(A) Diagram showing the cluster of charged residues in the vicinity of HER3 Glu909 at the activator/receiver interface of the EGFR/HER3 dimer (left) and in the EGFR/HER3-E909G dimer (right). (B) Activity of the EGFR-V924R kinase domain in the presence of the indicated HER3 kinase domain constructs in the vesicle-based assay. (C) Activity of the EGFR-V924R kinase domain upon titration with the WT (blue) or E909G (red) HER3 kinase domain. Both EGFR and HER3 contained the kinase domains and the full JM segments. (D) Activity of the EGFR-V924R kinase domain without additional mutation (WT) or with the indicated mutation in the presence of the WT HER3 kinase domain in the vesicle-based assay. (E) Sequence conservation of amino acid residues in the acidic cluster surrounding Glu909. (F) Activity of the EGFR-V924R kinase domain in the presence of the EGFR-I682Q kinase domain containing either no additional mutations (WT) or the E907G mutation in the vesicle-based assay. In (B), (C), (D), and (F), data are plotted as means and SD of three independent experiments. *P < 0.005, **P < 0.001.

We compared the dimerization affinity of the EGFR kinase domain with wild-type and E909G mutant HER3 by measuring the in vitro kinase activity of EGFR-V924R with increasing amounts of either wild-type or E909G HER3 constructs. Both the EGFR-V924R and HER3 constructs contained the full JM segments (the JM-A regions and the JM latch), enabling the observation of robust kinase activity in solution-based experiments. In the presence of increasing concentrations of either wild-type HER3 or the E909G mutant, we achieved maximal EGFR activity, an indication of saturated binding (Fig. 6C). Comparison of the Km values from these titrations showed that the HER3-E909G mutant kinase domain had an about fivefold increased affinity for EGFR-V924R as compared to the wild-type HER3 kinase domain. In addition, the HER3-E909G mutant elicited an about twofold enhanced catalytic rate of the EGFR kinase at HER3 concentrations that saturated the EGFR/HER3 dimer. These results indicated that the HER3-E909G mutant enhanced both kinetic parameters of HER3 allosteric activator function, but that most of the in vitro activating effect of the E909G substitution derived from enhanced EGFR/HER3 dimerization affinity.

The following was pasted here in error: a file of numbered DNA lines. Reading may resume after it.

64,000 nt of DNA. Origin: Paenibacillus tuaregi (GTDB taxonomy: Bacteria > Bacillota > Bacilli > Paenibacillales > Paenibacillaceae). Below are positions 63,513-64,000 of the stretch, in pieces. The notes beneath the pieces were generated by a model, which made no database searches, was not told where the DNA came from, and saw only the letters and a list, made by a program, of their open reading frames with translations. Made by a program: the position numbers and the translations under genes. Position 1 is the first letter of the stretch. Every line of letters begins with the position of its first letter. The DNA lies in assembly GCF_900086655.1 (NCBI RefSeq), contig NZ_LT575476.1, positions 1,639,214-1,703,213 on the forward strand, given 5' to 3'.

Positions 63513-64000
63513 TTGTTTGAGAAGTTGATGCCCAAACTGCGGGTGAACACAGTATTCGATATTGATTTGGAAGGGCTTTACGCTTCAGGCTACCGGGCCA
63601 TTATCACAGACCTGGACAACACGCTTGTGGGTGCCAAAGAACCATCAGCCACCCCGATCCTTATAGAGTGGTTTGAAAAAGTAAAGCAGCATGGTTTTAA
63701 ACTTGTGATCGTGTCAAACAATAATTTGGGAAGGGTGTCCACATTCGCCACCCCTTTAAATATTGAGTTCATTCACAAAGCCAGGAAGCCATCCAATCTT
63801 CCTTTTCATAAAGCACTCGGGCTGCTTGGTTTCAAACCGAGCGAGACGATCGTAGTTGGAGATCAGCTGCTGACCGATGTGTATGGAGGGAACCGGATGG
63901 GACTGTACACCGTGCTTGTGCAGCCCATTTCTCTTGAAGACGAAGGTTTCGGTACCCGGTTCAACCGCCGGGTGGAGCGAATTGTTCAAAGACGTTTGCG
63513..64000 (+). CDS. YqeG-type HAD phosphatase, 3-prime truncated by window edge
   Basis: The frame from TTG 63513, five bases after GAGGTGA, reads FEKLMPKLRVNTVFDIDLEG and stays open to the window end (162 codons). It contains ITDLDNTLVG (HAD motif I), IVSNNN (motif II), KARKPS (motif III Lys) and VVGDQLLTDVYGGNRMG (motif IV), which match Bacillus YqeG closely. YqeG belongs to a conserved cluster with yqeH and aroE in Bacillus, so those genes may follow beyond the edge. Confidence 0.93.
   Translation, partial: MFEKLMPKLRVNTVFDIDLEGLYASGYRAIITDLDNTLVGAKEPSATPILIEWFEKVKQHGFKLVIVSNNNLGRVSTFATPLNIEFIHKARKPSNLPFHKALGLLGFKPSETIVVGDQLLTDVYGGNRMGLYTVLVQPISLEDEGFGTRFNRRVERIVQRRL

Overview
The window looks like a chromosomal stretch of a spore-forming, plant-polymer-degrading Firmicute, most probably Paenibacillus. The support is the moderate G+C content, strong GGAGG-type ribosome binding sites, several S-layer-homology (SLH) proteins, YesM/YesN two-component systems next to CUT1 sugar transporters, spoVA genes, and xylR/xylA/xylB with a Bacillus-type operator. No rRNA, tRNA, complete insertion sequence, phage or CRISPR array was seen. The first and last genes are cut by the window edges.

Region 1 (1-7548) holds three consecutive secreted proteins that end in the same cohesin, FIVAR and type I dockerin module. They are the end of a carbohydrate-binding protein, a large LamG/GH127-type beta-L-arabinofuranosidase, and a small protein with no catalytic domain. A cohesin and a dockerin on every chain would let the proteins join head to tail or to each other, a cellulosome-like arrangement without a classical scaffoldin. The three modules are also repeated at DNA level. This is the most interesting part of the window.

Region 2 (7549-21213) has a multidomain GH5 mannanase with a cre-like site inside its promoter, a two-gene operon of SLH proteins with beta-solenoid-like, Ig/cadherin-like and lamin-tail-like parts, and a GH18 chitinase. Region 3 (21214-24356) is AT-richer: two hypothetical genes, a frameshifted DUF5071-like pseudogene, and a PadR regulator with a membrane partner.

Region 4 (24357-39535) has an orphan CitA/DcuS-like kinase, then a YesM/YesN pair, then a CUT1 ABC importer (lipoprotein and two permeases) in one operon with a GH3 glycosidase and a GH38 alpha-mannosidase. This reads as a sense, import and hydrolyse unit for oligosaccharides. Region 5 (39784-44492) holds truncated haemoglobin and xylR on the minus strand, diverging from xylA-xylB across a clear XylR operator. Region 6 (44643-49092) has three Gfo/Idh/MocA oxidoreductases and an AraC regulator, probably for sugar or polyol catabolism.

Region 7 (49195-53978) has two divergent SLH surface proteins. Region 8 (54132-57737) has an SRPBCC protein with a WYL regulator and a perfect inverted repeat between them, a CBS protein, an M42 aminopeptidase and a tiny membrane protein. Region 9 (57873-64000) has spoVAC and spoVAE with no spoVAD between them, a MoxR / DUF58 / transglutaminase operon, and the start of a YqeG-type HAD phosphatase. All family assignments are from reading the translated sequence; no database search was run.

Although the structures of the wild-type and HER3-E909G heterodimeric complexes with EGFR did not show large conformational changes in this region, we noted the presence of a cluster of charged residues that surround Glu909 (Fig. 6A). HER3 Glu909 lies across the EGFR/HER3 interface from the EGFR Lys684, Glu687, and Glu710 positions. The presence of three closely spaced negatively charged residues adjacent to only one positively charged side chain creates an unfavorable electrostatic network that is likely inhibitory to EGFR dimerization with the wild-type HER3. Thus, we predicted that neutralization of the repulsive charge across the interface, due to the HER3 E909G substitution, increased the dimerization affinity between the EGFR and HER3 kinase domains.

Furthermore, we predicted that modulation of the acidic electrostatic network (Fig. 6A) through the mutation of other glutamates, EGFR Glu687 and Glu710, should phenocopy the activating effect of the HER3-E909G mutant. We measured the HER3-mediated activation of EGFR-V924R kinase domains with the E687A or E710A mutation and observed that the EGFR E687A mutation increased HER3-mediated EGFR activity (Fig. 6D). The E710A mutation had a less pronounced effect, likely because it is a less stable component of the interaction network owing to its position on a flexible loop (fig. S7). Although neither mutation fully replicated the highly activating effect of the HER3-E909G kinase domain, we note that substitutions in the N-lobe of the EGFR kinase domain are likely to have pleiotropic effects due to the direct mutation of a regulatory subdomain of the kinase, which may partially obscure a gain-of-function phenotype. We were unable to produce a sample of the E687A/E710A double mutant because of the instability of this EGFR construct.